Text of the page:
Environmental Activists Interrupt Monday Night Football

Activists use Monday Night Football as staging ground to protest against terminal meant to export liquefied natural gas from Maryland overseas. Photo courtesy of We Are Cover Point

BALTIMORE, Nov. 3 (UPI) — Activists protesting against Bank of America at the Monday Night Football game said they were frustrated with the bank’s support of an liquefied natural gas export terminal.

Activists with a group calling itself We Are Cover Point rappelled from the rafters of Bank of America Stadium in Baltimore and unfurled a banner during the nationally televised Monday Night Football game, protesting the bank’s support for a planned liquefied natural gas terminal in Cove Point, Maryland.

“Bank of America is financing the Cove Point LNG plant, and the surrounding community in southern Maryland is forced to bear the human cost,” activist Rica Madrid said in a statement. “This is unacceptable.”

The Department of Energy in 2013 approved an application from Dominion Cove Point to send around 770 million cubic feet of LNG per day to countries that don’t have a free-trade agreement with the United States. It already had consent to deliver 1 billion cubic feet per day to countries with a free trade deal.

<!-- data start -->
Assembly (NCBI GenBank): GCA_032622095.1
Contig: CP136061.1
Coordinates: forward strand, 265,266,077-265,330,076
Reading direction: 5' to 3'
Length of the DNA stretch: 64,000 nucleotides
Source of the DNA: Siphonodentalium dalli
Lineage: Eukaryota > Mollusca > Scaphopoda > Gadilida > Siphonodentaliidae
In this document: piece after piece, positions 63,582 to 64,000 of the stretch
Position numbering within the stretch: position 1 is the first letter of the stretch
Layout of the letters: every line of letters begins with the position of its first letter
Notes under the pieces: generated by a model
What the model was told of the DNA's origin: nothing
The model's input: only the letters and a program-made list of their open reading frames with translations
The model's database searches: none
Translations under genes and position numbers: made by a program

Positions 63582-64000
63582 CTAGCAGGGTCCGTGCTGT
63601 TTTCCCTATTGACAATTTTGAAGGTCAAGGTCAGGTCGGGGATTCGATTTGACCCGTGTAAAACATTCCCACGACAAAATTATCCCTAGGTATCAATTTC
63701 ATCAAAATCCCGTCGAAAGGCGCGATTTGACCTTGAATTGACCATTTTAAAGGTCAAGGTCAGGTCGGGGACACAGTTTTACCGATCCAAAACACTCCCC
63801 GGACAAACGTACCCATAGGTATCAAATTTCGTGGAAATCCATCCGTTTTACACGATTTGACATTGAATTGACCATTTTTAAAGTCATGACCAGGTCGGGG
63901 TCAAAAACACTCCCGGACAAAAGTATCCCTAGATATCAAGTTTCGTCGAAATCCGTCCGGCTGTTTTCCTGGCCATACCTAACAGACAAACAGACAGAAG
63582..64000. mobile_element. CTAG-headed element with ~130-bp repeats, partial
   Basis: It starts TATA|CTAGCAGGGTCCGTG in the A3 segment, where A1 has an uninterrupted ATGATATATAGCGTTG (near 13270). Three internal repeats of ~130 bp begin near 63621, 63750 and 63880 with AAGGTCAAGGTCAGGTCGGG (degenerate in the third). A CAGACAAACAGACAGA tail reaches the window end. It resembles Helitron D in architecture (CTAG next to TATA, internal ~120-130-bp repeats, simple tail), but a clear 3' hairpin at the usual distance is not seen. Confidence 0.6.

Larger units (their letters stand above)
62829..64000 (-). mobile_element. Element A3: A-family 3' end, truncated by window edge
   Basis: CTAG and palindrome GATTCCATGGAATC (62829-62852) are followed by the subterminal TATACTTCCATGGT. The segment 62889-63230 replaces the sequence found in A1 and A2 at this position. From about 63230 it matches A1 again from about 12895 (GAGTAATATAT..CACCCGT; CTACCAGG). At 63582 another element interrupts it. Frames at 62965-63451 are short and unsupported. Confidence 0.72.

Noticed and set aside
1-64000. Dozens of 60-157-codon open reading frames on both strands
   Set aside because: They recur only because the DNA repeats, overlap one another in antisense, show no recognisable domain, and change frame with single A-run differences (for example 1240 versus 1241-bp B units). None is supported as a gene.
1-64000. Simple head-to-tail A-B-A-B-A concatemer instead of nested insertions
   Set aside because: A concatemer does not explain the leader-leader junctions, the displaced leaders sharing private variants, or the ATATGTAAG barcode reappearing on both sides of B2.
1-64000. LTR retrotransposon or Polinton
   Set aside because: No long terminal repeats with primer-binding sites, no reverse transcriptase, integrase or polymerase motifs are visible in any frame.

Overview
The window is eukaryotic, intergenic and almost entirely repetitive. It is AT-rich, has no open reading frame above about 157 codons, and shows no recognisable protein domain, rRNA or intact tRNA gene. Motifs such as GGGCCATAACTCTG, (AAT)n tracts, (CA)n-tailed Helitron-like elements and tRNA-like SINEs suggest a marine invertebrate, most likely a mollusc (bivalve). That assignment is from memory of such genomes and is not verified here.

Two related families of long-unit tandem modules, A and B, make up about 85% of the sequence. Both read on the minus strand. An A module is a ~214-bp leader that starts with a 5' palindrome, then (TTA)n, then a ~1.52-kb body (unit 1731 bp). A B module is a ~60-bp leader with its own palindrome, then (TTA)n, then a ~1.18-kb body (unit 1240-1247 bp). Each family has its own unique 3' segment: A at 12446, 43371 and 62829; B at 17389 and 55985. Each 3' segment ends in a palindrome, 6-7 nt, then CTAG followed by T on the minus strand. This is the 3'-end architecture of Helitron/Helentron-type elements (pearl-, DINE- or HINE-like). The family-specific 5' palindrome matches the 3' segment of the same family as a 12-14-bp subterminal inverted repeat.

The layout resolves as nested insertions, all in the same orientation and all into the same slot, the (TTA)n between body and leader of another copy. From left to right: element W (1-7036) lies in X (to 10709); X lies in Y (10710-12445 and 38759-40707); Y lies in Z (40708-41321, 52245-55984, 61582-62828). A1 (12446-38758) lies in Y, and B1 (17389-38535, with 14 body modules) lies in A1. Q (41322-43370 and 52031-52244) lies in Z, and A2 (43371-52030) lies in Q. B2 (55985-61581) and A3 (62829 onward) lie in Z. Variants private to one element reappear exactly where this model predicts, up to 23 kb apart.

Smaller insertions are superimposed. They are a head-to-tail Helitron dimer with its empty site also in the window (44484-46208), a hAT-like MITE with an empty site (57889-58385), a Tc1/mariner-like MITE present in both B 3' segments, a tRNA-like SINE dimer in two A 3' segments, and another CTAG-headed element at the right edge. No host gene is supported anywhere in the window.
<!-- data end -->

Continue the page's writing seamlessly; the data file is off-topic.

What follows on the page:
Last year, environmental advocacy groups As You Sow, Chesapeake Climate Action Network, Earthjustice and Trillium Asset Management filed a complaint with the Securities and Exchange Commission saying Dominion “potentially” lacked a sufficient environmental risk assessment and downplayed the company’s ability to “generate stable and consistent cash flow.”

Maryland activists, for their part, point to research from Bank of America itself saying investing in U.S. facilities slated for LNG exports is not a good bet.

Supporters of LNG exports say it would provide a source of economic stimulus and increase U.S. leverage overseas. A federal U.S. study found the “effects on overall economic growth [from the emerging LNG market] were positive but modest.”

For U.S. allies in Europe, the abundance of natural gas from domestic shale basins could be used as a tool to break the Russian grip on the European economy. Miguel Arias Canete, the European commissioner for energy, said earlier this year LNG may present a source of diversity with the right infrastructure in place.

The Maryland activists counter that LNG exports could lead to more hydraulic fracturing, a controversial practice known also as fracking. According to them, it could make Maryland the fourth-largest climate polluter in the nation.

There was no statement from the National Football League, Bank of America or Dominion Cove Point on the Maryland protest.


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